Scott Fraser speaks at the Celebration of Fishing Rights in Maht Mahs Gym on the Tseshaht First Nation in November 2016. He was re-elected this spring to represent Mid-Island-Pacific Rim in the legislature with the NDP. (Shayne Morrow photo)
British Columbia’s NDP and Green Party are poised to control the legislature with an agreement signed Tuesday - and with this partnership bring a host of commitments to improve the lives of Nuu-chah-nulth-aht and other aboriginal peoples.
On May 30 party leaders John Horgan and Andrew Weaver presented the 10-page accord, outlining the partnership both parties plan to keep over the next 4-years. This agreement gives the NDP and Greens a narrow majority in the legislature with 44 seats to the Liberals’ 43. If Christy Clark and her Liberals are defeated in a confidence vote, this NDP-Green majority would allow Horgan to become the next premier.
During the spring election the NDP and Greens committed to making reconciliation a priority. In their official platforms both parties promised to follow the 94 Calls to Action in the Truth and Reconciliation Commission’s final report. These tenets include reducing the number of aboriginal children in care and eliminating the over-representation of indigenous people in custody.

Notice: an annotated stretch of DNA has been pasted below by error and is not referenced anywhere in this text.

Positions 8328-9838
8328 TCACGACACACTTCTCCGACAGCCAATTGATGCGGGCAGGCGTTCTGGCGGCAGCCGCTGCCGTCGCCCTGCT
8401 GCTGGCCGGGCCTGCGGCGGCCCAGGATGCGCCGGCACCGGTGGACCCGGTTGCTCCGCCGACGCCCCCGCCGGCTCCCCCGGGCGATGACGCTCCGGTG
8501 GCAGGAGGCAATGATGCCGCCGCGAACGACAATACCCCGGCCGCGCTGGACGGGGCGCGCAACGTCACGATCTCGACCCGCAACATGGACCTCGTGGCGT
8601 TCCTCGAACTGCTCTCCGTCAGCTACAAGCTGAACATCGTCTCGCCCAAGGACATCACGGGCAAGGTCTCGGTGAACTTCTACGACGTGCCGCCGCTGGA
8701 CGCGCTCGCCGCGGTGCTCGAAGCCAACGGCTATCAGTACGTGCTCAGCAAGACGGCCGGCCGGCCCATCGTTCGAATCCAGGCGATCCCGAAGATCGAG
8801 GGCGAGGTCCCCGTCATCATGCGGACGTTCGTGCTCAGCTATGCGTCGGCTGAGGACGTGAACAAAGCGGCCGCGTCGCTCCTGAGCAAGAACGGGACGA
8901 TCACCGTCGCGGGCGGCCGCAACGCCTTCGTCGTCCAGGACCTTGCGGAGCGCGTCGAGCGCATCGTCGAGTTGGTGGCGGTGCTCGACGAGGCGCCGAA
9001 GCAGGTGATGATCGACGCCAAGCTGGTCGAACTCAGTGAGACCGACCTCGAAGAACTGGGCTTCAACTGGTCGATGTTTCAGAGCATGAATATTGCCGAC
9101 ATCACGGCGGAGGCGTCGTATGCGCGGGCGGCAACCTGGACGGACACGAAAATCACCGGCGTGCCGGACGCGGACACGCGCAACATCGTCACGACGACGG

“We believe this is the right step to redressing the legacy of residential schools and advancing the process of reconciliation,” stated the NDP platform.
The B.C. NDP also promised to adopt the principles of the United Nations Declaration on the Rights of Indigenous Peoples.
The party emphasized the importance of language programs, such as the teaching of Nuu-chah-nulth that is currently happening in schools and west coast communities on Vancouver Island.
“That means we’ll provide support to indigenous communities seeking to revitalize connections to their languages,” stated the NDP.
For the Green Party, upholding First Nations rights includes land management.
“The B.C. Green Party recognizes that it is time to fundamentally change the dynamic between indigenous people and the provincial government,” reads the Green’s platform. “A B.C. Green government will recognize First Nations as equals in land management and establish a co-management stewardship model with Indigenous people for the development of provincial resources.”
These election promises align with calls from the Union of BC Indian Chiefs for the province to better represent the interest of First Nations. When Horgan and Weaver first announced the partnership this week the union issued an open letter to the two leaders and Premier Christy Clark, calling for the government to “rebuild the trust of British Columbians.”
The letter was critical of large-scale developments like the Site C dam, the Kinder Morgan Trans Mountain Pipeline Expansion and LNG projects.
“British Columbia’s economy has become reliant on an industry propped up by a temporary transient workforce precariously perched on archaic notions requiring the complete destruction or our pristine air, land and waters, and on an industry which runs rough-shod over the democratic and human rights of indigenous and non-indigenous communities alike,” stated the UBCIC letter.